Tuesday, May 14, 2024

By Sara Amundson and Kitty Block

Every now and then an individual animal’s story captures worldwide attention and brings the pains and paradoxes of our relationship to other species into stark relief. We saw this with Cecil, Harambe and Lolita—animals who became famous because of their tragic fates. We saw it last month with a wild wolf captured, tormented, and killed by a man in Wyoming. Each of these stories shines a spotlight on not only the animals and their plights but on who we are and how we should aspire to be. And most recently, a dog named Cricket, who was killed two decades ago, has become the subject of another such story.

The account of Cricket’s death shows up in Gov. Kristi Noem’s political memoir. Noem was using Cricket, just 14 months old, as a hunting dog. But when Cricket got loose, attacked a neighbor’s chickens, and nipped at Noem as she retrieved him, she decided to take him to a gravel pit and shoot him dead. “I hated that dog,” Noem wrote, who used the same occasion to shoot a goat that she also didn’t like. The goat lay there wounded and suffering, while she walked back to her truck to reload her gun and returned to finish him off.

In neither case did Noem show any doubt or remorse; quite the contrary, she sought to cast her action as a signifier of tough-minded realism that would burnish her appeal as a politician from a rural community.

She badly miscalculated the effect of her demonstrated lack of compassion, one that came with an admission of “hate.” So many of us share our homes with dogs, many of these dogs have had to be trained and coached through their wild misbehaviors, and we have seen ourselves as obligated in turn to show them understanding and patience, much as we do to members of the family who are young or going through difficult times. Shooting the puppy in the gravel pit is a total betrayal of this bond.

Cricket’s death made headlines even before Noem’s book came out, and shocked readers from across the political spectrum and across demographics, including those of urban and rural. It’s rare these days to find an issue that unites people across differences so strongly, but pretty much everyone recognized that what Noem did was wrong, even if she so clearly did not. Treating animal life as so disposable is a shocking repudiation of the kind of relationships that so many of us have experienced with animals, regardless of their misbehaviors.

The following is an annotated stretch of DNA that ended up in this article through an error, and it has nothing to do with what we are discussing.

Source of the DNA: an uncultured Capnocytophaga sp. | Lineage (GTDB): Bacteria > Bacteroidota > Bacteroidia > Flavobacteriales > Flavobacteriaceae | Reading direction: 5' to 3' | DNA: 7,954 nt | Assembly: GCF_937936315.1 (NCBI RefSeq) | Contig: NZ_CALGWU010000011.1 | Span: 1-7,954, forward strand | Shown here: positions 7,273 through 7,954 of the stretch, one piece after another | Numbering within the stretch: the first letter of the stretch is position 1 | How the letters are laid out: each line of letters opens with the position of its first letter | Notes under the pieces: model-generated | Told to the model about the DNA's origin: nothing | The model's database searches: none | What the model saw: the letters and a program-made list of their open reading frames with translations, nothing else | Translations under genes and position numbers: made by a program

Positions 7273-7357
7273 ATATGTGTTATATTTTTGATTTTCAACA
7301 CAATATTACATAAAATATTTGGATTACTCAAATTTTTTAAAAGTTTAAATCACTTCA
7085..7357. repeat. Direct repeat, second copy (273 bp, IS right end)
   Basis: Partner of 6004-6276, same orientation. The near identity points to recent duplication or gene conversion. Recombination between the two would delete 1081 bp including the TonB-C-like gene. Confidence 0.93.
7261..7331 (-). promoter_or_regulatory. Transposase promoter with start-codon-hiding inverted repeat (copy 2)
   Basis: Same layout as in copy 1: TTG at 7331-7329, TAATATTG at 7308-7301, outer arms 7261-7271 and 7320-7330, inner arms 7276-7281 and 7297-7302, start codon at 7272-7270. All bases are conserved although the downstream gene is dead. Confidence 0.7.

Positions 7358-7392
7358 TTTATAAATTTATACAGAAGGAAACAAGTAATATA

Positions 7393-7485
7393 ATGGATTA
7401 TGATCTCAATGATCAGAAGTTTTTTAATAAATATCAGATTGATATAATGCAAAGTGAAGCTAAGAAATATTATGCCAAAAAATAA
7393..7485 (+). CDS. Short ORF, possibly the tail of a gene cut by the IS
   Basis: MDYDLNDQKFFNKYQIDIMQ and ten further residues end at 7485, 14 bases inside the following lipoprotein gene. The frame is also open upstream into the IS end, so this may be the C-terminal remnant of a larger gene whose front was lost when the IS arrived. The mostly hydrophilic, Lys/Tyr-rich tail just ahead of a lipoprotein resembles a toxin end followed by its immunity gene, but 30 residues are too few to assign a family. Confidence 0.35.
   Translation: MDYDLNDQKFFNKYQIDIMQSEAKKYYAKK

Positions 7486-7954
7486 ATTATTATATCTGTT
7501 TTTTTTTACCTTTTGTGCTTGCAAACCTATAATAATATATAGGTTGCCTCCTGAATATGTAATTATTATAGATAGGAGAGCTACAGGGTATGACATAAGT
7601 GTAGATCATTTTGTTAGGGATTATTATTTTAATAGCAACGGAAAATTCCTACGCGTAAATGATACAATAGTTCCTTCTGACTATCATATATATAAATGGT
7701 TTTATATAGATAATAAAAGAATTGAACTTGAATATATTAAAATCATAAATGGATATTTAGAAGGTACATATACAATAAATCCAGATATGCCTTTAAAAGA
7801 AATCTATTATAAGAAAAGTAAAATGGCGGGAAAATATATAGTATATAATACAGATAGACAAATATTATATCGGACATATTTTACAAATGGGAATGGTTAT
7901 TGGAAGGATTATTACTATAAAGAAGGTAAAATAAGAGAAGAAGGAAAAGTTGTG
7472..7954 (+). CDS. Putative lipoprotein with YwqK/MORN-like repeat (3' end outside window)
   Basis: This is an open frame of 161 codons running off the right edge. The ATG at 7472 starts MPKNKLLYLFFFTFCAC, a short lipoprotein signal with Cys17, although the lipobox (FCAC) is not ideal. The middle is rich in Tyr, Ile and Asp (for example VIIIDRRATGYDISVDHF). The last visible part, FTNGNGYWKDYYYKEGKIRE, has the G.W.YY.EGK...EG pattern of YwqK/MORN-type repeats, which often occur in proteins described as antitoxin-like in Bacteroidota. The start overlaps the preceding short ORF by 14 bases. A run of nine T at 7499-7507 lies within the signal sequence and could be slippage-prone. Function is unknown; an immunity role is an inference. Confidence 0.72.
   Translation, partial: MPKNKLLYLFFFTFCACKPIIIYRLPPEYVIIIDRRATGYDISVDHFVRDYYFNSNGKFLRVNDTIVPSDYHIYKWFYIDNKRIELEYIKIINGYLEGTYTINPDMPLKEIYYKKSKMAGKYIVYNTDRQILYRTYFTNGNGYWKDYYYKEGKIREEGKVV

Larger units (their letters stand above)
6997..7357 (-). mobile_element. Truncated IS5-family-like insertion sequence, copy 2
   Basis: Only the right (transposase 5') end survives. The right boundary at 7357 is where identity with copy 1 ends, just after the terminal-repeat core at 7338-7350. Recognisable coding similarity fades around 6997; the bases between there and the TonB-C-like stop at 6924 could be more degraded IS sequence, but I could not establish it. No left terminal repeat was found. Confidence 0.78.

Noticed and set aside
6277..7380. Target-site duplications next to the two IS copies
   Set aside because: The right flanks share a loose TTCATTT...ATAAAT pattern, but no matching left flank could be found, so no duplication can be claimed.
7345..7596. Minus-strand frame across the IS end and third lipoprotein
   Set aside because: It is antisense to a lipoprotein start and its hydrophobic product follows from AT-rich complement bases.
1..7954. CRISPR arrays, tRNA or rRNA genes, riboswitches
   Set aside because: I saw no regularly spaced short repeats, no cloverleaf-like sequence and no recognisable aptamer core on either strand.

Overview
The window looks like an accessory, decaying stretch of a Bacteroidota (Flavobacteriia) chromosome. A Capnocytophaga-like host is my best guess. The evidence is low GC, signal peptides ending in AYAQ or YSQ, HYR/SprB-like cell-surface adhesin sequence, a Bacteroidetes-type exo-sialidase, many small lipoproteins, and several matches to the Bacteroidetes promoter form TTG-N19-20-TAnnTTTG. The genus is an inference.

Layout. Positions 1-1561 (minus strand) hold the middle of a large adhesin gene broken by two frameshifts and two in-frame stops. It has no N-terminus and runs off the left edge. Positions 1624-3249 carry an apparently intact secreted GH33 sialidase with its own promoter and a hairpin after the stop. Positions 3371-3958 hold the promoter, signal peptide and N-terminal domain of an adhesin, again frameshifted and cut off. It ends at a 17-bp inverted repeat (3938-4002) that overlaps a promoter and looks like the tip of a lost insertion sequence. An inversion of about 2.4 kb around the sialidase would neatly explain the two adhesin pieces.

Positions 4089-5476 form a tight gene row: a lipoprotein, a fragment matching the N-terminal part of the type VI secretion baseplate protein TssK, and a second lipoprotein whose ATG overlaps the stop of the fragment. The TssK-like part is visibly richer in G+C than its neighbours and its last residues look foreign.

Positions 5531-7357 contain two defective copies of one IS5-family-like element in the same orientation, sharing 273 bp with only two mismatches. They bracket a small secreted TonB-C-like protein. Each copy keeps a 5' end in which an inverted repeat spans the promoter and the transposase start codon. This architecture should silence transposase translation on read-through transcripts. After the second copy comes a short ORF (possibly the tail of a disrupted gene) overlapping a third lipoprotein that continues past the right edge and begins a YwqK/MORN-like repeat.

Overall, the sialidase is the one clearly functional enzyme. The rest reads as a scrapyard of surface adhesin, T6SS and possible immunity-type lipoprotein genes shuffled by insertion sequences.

That is to say, Noem's betrayal was larger in scope than the wrong she committed against Cricket and the goat. Noem shirked a more general obligation that has wider political, social and cultural implications: to be steadfast in drawing on any resources possible to help solve conflicts and better the lives of those who are vulnerable, rather than simply giving up on them. In shooting her animals so carelessly and callously, and then bragging about it, she was also, politically speaking, shooting herself in the foot.  For The Hill, we explored the moral and political implications of Noem’s act, seeking to broaden the readers' scope to more systematic cruelties in which all of us play a part, and mentioning, too, some vital current federal legislation that would make life markedly better for animals in need, and a dangerous development in Farm Bill deliberations.

Americans of all stripes care deeply for animals, especially the companions with whom they share their homes and lives. Domesticated animals, from dogs to goats, and our relationships with them help bring out the potential for compassion that everyone is born with. As Noem betrayed the role she had as the owner of animals and as a public figure, we felt it our duty to comment on these deaths.

In an ideal world, no animal would have to die just so awareness can be raised. But our world is far from ideal, and sometimes it is public outcry that shifts a paradigm. After Cecil’s death, we saw more and more people around the world call for an end to trophy hunting. Harambe’s death and Lolita’s plight led to greater recognition of the wrongs involved in keeping wild animals such as gorillas and marine mammals captive for public spectacle. And with the Wyoming wolf killing, we saw a particularly appalling example of the heart-wrenching and reckless cruelty that some people still inflict on native wild animals and how little some individuals and some state agencies value our wild neighbors.

It is a hard fact that animals suffer and are killed as a result of human actions all the time. And yet, none of us can easily fathom the scale of animal pain and misery that is so systemically woven into so many areas of our society. To change the root causes of this cruelty means changing whole systems to reduce animal suffering and use. But it means much more, because ultimately, so much of our work for animals is about forging solidarity with others who, while they may differ from us in many viewpoints, also believe we have an obligation toward caring for animals.

Our movement for animals has made immense progress only because we have formed relationships and coalitions with the aim of creating a better world for animals, one that is more compassionate and more hopeful for future generations. We are dedicated to reaching across all kinds of barriers to connect with everyone who understands the urgency of aiming for such a world. Every now and then a story makes us face up to how much farther we have to go, but also how universal the values are that will help us get there.  

Kitty Block is CEO of the Humane Society of the United States.